On December 3, my old friend Pam, my dog Dudley, and I left my house in Centennial, Colorado in order to drive to Pompano Beach, Florida, where my partner Jim and I bought a condominium last April as our eventual retirement home. Jim will not be able to retire for at least another two years, but I wanted to go earlier to establish residence and take care of the condo. Pam came with me for moral support, as driving has always been a threatening experience for me that I seem able to take only in small doses. Driving, however, was necessary due to my fear of shipping pets, which can be very dangerous and traumatizing for dogs and cats. The result was that Pam, Duds, and I took our time, eating our meals along the way and staying at motels each night. We drove about ten hours per day and arrived at the Pompano Beach condo on Thursday afternoon of December 6. The trip was almost 2400 miles.
In contrast to Denver, Pompano Beach was, during the first three or four days, very warm and humid because of a pocket of air from the Caribbean that lingered, forcing us to use the air conditioning, even at this time of year. Pam and I had a good time despite the muggy air, but it blew away by the following Wednesday, allowing me to open all the windows to enjoy the pleasant sea breezes. Pam flew back to Illinois on December 10.
Today is December 26, and though I have enjoyed very much being with friends here, Christmas was unusual because of the weather being 80 degrees. That was a first for me. The sound of sleigh bells doesn’t really work here, and People putting big plastic snowmen on their front lawns seems an affront to reason, but then there are many other things that at this time of year seem an affront to reason, not just in Florida.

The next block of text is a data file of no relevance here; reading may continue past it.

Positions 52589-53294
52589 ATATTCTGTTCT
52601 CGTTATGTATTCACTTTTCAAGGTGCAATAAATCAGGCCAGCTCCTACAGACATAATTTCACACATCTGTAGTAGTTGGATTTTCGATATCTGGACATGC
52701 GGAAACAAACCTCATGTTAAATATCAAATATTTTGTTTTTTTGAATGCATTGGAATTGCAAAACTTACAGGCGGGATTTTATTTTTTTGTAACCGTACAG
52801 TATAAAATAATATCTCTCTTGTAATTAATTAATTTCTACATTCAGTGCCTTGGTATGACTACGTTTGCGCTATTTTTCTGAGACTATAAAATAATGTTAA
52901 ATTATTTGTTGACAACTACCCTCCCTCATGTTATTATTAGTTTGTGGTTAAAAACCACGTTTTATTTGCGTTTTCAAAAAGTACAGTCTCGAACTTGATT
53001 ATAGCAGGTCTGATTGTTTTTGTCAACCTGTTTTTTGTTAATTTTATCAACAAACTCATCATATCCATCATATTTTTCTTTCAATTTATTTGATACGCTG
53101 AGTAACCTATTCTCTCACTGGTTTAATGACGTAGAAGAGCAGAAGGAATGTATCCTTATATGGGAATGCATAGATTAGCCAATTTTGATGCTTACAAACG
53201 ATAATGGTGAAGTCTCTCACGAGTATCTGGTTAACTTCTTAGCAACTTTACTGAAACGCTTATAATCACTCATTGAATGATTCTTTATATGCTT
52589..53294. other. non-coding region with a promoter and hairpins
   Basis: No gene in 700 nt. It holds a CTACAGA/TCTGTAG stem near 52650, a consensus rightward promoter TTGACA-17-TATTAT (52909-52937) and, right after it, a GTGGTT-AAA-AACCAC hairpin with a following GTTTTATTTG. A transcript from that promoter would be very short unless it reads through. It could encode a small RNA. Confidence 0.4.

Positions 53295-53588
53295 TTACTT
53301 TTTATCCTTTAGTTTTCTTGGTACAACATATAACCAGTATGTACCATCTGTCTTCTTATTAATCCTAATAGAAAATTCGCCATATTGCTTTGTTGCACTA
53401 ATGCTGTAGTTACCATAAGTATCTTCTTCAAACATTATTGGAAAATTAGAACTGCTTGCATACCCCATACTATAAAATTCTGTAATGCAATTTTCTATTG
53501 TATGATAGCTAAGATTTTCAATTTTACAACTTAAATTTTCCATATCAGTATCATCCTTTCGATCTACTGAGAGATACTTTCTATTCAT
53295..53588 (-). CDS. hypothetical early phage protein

I’m getting more used to being here each day, and Duds has acclimated splendidly. We have things down to a routine, and I still glory in the fact that I can swim each afternoon in the outdoor swimming pool. I’m learning where places like my bank, the barber, grocery stores, post office, etc. are, but it will be a while before I feel completely at home. Thank goodness for friends!
Jim will be visiting next month, probably becoming as spoiled as I have become in not having to shovel snow or chip ice off the car’s windshield. His coming here to settle after retiring will give him something wonderful to look forward to, and because he was born and raised in this part of the country, it will be for him like coming home. JB